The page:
CHAMPAIGN - The Dudek family had prior experience with a torn ACL.
Oldest son Danny Dudek -- who played at Dayton and is exactly one year older than younger brother Mikey Dudek -- suffered a torn ACL during his senior year of high school. So the family knew what to expect when the youngest son, Mikey, suffered the same injury in April.
"We were very realistic about expectations," said Rich Dudek, the father of Mikey and Danny. "We never set a timetable."
Mikey Dudek -- a Scout.com First Team Freshman All-America selection after accumulating the eighth 1,000-yard receiving season in Illinois football history -- suffered a torn ACL on April 8 during a non-contact drill at a spring practice. It wasn't until last week that Illini interim coach Bill Cubit confirmed that Dudek will redshirt and sit out the entire season.
Rich Dudek admitted that, for most of the process, the family had leaned toward redshirting the 2015 season.
"If I had to say yes or no, I'd say yes," Rich Dudek said. "Just because a kid like that needs every bit of his knee to play. We're not playing pee-wee football or high school football. It's Big Ten football. So when you're going against premier athletes you need to be 100 percent or better to go out and play the game, especially the way he plays it. I think realistically we thought it'd be a stretch (to play this season)."
Former Illinois coach Tim Beckman -- who was dismissed a week before the season due to preliminary results from an independent investigation into abuse allegations -- said in an April statement that "the doctors feel like (Dudek) could return to the field in October." While the head coach just reguargitated what doctors told him, his statement set an expectiaton that Dudek would return this season and created months of speculation and questioning about Dudek's return date.
"Personally, I think things were said in the heat of moment," Rich Dudek said. "I'm sure if Beckman were back in the same scenario, I don't think he would have said that. But I think things happened very quickly. You want to get kids back on the field. He probably thought, 'Oh, he'll be back in six months.' Some kids come back in six months. It's rare, but it wasn't outside the realm of possibility to have that. We weren't going to put a timeline on it. We wanted to go month-by-month and day-by-day."
Dudek has been running straight lines for months and startedlateral work and cutting in late August. Rich Dudek said his son could be cleared for full practice soon but reaffirmed that the Illini receiver will not return this season and use a full season of eligibility just to play a few games.
"To come back and play against Ohio State when you haven't been cleared for six months? I mean, the odds aren't really in your favor at that point," Rich Dudek said.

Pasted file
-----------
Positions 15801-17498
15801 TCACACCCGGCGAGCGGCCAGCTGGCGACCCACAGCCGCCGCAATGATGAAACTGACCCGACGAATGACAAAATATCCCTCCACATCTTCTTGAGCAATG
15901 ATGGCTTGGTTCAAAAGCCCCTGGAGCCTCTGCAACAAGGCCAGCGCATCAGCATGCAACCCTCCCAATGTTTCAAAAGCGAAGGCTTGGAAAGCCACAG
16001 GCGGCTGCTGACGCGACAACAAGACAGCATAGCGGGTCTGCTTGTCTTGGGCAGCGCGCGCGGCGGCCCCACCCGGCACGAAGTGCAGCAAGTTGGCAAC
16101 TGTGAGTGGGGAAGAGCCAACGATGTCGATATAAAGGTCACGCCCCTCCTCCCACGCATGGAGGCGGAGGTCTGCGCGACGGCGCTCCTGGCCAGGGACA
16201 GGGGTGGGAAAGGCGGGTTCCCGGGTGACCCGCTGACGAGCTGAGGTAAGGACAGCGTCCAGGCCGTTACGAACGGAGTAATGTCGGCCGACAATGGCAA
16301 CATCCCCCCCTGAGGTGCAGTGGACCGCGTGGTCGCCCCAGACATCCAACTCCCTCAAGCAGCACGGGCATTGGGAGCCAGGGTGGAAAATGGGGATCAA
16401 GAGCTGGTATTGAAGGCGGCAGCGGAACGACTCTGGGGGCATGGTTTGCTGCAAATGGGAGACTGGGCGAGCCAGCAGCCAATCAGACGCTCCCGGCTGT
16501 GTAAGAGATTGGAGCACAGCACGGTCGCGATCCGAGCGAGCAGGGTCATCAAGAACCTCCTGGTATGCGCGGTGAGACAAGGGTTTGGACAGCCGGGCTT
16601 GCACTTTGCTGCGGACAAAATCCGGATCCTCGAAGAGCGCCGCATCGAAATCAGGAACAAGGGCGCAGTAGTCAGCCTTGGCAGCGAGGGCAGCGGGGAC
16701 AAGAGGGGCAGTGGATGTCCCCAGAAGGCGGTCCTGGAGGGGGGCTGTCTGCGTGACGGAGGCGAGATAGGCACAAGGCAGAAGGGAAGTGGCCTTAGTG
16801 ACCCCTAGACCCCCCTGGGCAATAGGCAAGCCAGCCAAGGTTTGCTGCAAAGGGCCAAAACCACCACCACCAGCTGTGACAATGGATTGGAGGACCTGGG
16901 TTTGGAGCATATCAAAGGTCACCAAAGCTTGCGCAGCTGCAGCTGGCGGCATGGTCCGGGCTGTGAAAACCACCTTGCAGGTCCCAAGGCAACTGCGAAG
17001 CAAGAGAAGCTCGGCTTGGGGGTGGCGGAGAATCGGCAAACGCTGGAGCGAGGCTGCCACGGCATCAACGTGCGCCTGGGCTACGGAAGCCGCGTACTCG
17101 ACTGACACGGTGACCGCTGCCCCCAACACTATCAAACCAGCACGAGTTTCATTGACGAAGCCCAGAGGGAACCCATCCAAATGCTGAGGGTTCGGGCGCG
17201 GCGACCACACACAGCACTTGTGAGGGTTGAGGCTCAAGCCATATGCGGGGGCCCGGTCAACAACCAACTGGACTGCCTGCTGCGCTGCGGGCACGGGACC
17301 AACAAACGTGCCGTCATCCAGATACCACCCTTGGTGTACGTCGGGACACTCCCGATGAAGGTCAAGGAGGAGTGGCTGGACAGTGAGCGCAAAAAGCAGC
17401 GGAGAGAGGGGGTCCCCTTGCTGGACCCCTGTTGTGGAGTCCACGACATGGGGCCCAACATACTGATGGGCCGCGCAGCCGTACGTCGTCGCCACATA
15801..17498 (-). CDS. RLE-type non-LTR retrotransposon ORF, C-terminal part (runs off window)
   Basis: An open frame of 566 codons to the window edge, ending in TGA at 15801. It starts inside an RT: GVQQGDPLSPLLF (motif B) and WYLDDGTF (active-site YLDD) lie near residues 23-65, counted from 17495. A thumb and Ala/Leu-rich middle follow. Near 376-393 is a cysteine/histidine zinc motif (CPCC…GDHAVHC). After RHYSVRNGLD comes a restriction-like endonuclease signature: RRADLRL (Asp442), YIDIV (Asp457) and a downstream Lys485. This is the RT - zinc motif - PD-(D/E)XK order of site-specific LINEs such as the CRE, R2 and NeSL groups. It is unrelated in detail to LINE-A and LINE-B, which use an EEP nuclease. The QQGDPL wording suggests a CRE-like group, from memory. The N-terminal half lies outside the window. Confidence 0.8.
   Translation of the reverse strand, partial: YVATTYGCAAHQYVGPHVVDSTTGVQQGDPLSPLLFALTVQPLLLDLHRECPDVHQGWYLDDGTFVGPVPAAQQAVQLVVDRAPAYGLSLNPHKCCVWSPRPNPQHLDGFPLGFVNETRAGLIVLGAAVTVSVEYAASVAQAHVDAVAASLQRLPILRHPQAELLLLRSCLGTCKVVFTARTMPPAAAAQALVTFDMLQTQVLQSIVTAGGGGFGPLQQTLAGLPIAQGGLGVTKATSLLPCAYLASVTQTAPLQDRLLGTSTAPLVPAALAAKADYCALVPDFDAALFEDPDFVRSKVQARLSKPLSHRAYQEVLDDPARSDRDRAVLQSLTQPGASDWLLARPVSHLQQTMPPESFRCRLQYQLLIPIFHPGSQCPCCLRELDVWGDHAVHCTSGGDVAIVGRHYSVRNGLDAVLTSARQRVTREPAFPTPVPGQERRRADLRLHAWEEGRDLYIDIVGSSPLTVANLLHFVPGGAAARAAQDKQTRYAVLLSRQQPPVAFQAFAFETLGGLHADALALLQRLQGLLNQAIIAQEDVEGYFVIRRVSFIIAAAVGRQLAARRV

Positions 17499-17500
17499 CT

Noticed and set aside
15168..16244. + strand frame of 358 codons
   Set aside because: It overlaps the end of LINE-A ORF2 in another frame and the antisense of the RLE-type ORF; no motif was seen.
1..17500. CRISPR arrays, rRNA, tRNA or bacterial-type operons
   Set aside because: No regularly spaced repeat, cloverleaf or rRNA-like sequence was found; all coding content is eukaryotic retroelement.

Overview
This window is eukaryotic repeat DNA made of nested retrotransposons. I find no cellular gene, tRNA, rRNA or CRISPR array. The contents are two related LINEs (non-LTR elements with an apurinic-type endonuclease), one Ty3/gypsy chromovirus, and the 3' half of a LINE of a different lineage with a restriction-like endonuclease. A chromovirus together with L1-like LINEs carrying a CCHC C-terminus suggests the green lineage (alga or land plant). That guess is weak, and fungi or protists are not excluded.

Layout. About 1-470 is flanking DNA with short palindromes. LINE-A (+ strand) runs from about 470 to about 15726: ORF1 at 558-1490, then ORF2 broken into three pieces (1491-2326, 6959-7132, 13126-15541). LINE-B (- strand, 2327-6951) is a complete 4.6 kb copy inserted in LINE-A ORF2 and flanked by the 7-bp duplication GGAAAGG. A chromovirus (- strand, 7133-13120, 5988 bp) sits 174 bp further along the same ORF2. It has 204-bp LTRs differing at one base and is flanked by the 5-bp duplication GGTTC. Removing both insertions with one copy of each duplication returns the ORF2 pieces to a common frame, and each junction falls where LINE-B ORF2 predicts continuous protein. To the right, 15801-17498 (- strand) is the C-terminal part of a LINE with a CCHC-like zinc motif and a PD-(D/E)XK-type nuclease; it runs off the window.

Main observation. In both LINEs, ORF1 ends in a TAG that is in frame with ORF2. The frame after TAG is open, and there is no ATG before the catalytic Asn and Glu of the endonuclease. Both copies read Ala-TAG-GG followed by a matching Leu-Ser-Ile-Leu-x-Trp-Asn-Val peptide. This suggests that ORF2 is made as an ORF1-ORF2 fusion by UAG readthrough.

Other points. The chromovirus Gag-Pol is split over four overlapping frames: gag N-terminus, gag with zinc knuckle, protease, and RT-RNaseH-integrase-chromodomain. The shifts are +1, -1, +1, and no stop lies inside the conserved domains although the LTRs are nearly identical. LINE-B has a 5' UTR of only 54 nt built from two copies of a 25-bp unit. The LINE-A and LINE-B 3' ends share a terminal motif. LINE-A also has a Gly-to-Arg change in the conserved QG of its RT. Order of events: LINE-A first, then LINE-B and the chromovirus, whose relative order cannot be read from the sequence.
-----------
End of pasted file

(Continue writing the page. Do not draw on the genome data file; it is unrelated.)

"He is feeling excellent. He's stronger and faster than he's ever been. He's just not game ready. It's just very difficult to go out and play the game. He hasn't run a play in six months. You get to a point where physically you're good, but it's just that mental aspect of coming back. I've heard for a lot of people, it takes a year. Until you take that first hit, mentally you just don't know."
The Illini (4-4, 1-3 Big Ten) and the coaching staff -- which is attempting to earn the long-term job -- could use Dudek's help to make a bowl game. But Rich Dudek said the staff never pressured Mikey to return this season.
"We really leaned on Dr. (Robert) Bain, the training staff and the rehab staff and got phenomenal care," Rick Dudek said. "We just couldn't be happier with Dr. Bane. Our other son had Dr. (Brian) Cole who did Derrick Rose's surgery. Initially, we thought we were going to go that route. But Dr. Bane has been nothing but phenomenal and transparent. The rehab staff has worked Mikey really hard at the right pace. There's been no pressure from the coaching staff one way or the other. They just rely on the doctors and training staff to do their job."
April 8 was a tough day for Mikey Dudek and his family. But everything is going according to plan since then. Mikey is getting stronger, faster and setting himself up for an optimal long-term impact at Illinois.
Of course, watching from the sidelines hasn't been easy for Mikey nor his family.
"Quietly, every week has hurt (to watch)," Rick Dudek said. "It's hard every week to go to the games and watch him stand there. The kid's been playing since he was five and never had a break (an injury) ever. It's tough every week to go. And you look at the other kids on that team, and you know he can be a leader. It's hard. It's tough. He wants to play. He's a competitor."